The epidemic of overweight and obesity presents a major challenge to chronic disease prevention and health across the life-span, as well as around the world. In United States, more than one-third of adults (35.0% among men and 40.4% among women) and 17% of youth are obese [1,2]. Although relatively stable between 2003-2004 and 2009-2010 [1,2], obesity’s high prevalence in the US and the rapid increases worldwide, especially in childhood and other groups that experience health inequalities such as minorities or some occupational populations, represent major public health problems. Moreover, obesity strongly promotes risk factor clustering through adverse effects on blood pressure, lipids, glucose metabolism, sleep-disordered breathing and cardiac enlargement .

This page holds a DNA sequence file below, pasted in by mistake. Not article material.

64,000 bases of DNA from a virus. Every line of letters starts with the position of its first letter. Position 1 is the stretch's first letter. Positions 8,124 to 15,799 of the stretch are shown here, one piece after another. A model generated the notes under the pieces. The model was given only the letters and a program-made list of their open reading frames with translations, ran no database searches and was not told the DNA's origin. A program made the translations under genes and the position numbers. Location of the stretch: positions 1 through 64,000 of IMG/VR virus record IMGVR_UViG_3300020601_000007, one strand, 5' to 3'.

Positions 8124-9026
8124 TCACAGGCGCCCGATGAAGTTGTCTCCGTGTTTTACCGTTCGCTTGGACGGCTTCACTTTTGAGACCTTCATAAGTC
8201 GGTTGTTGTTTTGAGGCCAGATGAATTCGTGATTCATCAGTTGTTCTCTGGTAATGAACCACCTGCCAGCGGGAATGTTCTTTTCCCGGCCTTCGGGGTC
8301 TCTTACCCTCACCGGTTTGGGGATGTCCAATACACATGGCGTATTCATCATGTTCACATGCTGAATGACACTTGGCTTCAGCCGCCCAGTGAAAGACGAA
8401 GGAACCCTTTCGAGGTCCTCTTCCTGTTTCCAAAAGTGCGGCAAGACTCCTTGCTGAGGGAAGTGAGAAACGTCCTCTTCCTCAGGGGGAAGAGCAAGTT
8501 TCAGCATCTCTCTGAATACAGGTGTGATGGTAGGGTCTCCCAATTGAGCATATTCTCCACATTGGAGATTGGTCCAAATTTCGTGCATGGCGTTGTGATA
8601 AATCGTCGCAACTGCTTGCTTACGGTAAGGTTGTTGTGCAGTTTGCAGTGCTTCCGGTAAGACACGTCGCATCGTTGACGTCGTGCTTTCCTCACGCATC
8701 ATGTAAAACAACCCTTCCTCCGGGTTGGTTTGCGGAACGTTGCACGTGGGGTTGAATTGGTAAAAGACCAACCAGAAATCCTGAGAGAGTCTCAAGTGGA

Mercedes Sotos Prieto, Stefanos N Kales
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